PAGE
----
Retro: Trail of devastation

The deserted seafront at Seaburn today,  with super optimistic attendants waitng by the deck chairs for customers.
The deserted seafront at Seaburn today, with super optimistic attendants waitng by the deck chairs for customers.
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THE “Great Gale” of 1954 left a trail of devastation. The 80-mile-an-hour winds – the first to hit the North East from the West “in many years” – tore down gable ends, chimneys and fences in January.

“Many families had to be evacuated and there were few roads in the town free from bricks, chimney pots, slates and branches,” reported the Echo.

The gale hit Sunderland on the morning of January 15, with initial gusts estimated at 50mph. By the afternoon, however, wind speeds had increased to 70mph and, during the night, they hit 80mph.

“A westerly gale is most unusual in this area,” a spokesman for Sunderland’s coastguard told the Echo. “It is many years since we have had one as fierce as this blowing in this direction.”

Sunderland firefighters reported their busiest period for almost a year after being called out to scores of crumbling buildings, as well as 11 chimney fires and a grass fire near Burnham Road, Fulwell.

“The most serious of these was where a chimney stack collapsed and crashed through roofs,” reported the Echo. “Firemen were also called upon to fix shop signs swinging dangerously over pavements.”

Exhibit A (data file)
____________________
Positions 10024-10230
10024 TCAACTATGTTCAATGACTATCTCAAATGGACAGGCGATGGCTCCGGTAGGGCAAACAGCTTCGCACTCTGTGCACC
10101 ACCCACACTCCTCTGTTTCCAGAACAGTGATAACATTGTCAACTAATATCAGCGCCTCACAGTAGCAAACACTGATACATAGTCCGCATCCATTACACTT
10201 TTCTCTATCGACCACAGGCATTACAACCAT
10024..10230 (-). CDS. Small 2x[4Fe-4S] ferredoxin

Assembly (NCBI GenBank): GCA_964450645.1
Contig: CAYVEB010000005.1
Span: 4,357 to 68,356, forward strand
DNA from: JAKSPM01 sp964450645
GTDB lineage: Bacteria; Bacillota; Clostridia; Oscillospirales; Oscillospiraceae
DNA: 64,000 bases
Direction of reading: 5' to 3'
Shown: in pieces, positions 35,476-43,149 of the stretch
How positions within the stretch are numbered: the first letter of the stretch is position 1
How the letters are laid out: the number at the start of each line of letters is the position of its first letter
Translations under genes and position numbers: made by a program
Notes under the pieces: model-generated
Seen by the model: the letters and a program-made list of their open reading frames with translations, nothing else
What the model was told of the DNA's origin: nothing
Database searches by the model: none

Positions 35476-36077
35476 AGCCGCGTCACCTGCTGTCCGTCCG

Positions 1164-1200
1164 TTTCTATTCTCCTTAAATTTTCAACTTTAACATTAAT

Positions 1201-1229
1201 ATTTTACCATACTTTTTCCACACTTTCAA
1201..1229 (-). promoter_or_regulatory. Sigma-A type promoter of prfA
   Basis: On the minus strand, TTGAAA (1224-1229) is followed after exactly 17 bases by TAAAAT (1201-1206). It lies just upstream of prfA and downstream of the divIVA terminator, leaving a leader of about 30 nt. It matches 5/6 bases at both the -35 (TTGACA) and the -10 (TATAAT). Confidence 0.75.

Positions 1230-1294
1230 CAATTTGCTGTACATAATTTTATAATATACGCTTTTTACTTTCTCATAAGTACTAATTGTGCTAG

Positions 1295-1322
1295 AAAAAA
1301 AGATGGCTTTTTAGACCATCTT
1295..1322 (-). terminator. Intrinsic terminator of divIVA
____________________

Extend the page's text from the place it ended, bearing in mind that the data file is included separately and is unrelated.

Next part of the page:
Part of the roof of Fordfield Road Community Centre was torn off while a whist drive was in progress, showering glass over the entrance. One of the doors was also blown off, but no-one was injured.

Other damage included the demolition of a wall in Salem Hill, the collapse of a gable end in Wilson Street West, a garage blown down at Clarendon Street and advertising hoardings ripped from walls at Roker Avenue and Hylton Road.

A 40ft chimney stack in Rothsay Street also crashed into a backyard, the roof of a cow shed at Yellow Leas Farm at East Boldon was torn off and a chimney was blown through the roof of a house in Back Brougham Street.

Wearside couple Mr and Mrs John Farrow had a narrow escape, too, when a stack crashed through the roof of their Old Chester Road home, bricking down more than 100 bricks as it fell.

Mrs Farrow, 74, was taken to hospital suffering from shock and cuts to her head, but was released after treatment at the Royal Infirmary.

“We were preparing to go to bed when the roof suddenly came in. About a dozen bricks hit the chair where my wife had previously been sitting,” Mr Farrow told the Echo.

Another casualty of the gale was 78-year-old Mary Nelson, of Kimberley Street, who was admitted to Ryhope General Hospital with head injuries after being blown off the pavement into the path of a car.

Several other accidents involving the wind were also reported, including a head injury sustained by Marjorie Sanderson, of Newlands Avenue, who needed hospital treatment when the window of a Fawcett Street store blew out.

“Sunderland Echo reporters who toured Sunderland today estimated that damage ran in to many hundreds of pounds,” reported the Echo on January 16.